It all started when I left the British Cycling, World Class Performance Plan and went to work with Charlie Jackson at the Recycling team where I spent a year. I got a break that year; the Tour prologue was in London, I was there and met up with Dominique Gabellini the man behind the Rapha Cycling Club who told me that the company had team ambitions. We got together with Grant Young – who is the son of Condor’s founding father back in 1948, Monty Young – and Simon Mottram of Rapha and that’s how the collaboration with Recycling came about with the team as Rapha-Condor-Recycling.co.uk for several years. After Recycling we had Sharp as co-sponsor until they went with the Garmin team. Then JLT got involved, they’re an insurance broker, one of the largest around, they liked what we did and increased the sponsorship over the years. We also had Costa Express and Mavic on board for spells. Unfortunately JLT have been bought over by one of their bigger competitors – Marsh – and have pulled out.

John Herety at work

PEZ: Can you remember your first race in charge?
Probably something domestic like the Eddie Soens Handicap around the Aintree circuit. We never tried to be something we’re not – our race programme reflected our budget. Training camps are great but they don’t get you any publicity – we only started going to Australia in the winter once we had the budget. We always did well in the Bay Crits in January over there and that attracted good publicity for us.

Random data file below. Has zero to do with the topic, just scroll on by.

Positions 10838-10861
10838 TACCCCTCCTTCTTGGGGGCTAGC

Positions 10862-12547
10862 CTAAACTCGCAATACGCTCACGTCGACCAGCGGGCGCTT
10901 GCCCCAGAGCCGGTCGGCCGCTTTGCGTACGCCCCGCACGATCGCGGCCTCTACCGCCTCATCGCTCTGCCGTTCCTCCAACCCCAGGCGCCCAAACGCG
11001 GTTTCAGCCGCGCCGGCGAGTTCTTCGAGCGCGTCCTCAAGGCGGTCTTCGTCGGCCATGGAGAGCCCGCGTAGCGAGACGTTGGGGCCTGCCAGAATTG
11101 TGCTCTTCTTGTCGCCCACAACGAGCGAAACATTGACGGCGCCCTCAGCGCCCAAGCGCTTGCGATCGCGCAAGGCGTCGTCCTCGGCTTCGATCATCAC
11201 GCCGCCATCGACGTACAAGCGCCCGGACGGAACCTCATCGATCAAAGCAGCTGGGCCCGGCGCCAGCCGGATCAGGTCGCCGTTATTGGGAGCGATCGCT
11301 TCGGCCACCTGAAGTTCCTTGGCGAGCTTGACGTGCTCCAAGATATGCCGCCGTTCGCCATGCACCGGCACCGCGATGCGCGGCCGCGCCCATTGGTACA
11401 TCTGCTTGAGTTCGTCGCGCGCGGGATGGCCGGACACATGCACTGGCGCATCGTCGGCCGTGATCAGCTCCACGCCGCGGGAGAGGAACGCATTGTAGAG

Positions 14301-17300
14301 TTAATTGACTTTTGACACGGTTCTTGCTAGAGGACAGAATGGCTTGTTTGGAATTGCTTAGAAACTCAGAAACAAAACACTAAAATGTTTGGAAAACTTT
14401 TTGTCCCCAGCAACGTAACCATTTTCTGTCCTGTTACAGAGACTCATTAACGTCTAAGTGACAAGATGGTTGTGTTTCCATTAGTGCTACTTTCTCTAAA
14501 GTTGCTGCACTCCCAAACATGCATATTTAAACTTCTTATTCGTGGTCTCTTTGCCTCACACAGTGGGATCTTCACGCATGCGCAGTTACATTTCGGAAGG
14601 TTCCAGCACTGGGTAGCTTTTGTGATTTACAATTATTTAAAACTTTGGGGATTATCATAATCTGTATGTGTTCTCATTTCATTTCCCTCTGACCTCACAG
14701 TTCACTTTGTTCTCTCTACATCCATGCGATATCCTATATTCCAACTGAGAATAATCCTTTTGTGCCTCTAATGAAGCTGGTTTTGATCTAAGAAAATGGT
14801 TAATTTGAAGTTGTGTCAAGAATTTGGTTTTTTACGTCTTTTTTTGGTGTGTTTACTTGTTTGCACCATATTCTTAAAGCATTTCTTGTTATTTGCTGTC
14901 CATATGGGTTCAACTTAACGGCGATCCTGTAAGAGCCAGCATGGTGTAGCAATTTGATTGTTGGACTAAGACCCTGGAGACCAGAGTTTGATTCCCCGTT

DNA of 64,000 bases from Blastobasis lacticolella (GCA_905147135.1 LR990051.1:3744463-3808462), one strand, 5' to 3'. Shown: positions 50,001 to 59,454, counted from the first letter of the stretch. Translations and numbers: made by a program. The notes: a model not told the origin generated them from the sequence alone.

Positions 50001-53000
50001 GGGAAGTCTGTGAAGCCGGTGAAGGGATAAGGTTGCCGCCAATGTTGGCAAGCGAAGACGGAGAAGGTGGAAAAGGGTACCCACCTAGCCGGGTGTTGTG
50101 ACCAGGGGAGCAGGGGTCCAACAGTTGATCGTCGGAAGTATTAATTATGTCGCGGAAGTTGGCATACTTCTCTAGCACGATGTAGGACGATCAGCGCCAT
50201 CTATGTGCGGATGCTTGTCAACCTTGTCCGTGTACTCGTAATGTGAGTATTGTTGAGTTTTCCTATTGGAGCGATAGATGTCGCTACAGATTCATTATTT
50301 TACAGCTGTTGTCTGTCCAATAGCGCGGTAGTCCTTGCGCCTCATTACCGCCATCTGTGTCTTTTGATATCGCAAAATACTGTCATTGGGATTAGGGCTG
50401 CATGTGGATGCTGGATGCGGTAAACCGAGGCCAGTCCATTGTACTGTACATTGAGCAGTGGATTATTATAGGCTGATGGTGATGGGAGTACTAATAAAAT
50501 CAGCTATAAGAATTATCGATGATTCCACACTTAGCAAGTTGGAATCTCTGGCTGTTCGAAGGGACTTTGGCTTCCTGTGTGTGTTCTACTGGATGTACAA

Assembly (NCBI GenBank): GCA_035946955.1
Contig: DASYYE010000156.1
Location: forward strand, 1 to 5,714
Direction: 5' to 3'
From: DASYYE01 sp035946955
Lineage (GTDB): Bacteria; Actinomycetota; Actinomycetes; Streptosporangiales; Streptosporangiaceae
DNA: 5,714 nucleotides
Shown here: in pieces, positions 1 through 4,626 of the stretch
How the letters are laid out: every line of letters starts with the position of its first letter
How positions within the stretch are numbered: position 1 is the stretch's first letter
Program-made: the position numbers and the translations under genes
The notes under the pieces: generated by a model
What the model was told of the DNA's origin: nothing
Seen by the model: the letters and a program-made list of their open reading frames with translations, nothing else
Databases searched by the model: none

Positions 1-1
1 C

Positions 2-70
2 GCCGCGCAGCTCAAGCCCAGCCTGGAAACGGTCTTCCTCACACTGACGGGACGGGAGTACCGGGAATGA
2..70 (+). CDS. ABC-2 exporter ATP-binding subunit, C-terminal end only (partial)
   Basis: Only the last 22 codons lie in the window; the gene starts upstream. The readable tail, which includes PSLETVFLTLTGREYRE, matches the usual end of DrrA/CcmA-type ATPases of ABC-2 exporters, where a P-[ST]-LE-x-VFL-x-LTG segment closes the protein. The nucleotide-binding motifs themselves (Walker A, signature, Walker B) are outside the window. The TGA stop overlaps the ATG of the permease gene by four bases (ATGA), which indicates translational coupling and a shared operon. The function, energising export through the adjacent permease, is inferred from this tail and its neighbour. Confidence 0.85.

PEZ: You always had a very good programme – but it’s not easy to get into the big continental races, is it?
Take the Tour of Normandie, you have maybe 80 or 90 teams trying to get in to it. I’ve had guys telling me in November that their team is definitely in the Tour of Normandie come the spring – the team selections aren’t made until January 30th so there’s no way you can make that claim in November. My years racing in France helped, and I took national teams into Europe in the 70’s and 80’s – I made a lot of connections. And Condor always turned up looking the part. We enjoyed racing in the Far East too, Korea and Japan especially where Rapha has a big presence and following – and where the Condor brand is very popular.

Behind the wheel of the team car

PEZ: At what stage of the season do you start looking for sponsors for a team?
You never stop looking, you’re always making contacts, but maybe this year we took our foot off the gas a little because we felt JLT was solid – but then of course they were bought over by Marsh. Originally we thought they’d be continuing with us but there were redundancies so they couldn’t really continue sponsoring a cycling team.

JLT in-charge in Normandie’18

PEZ: When did you realise the game was up?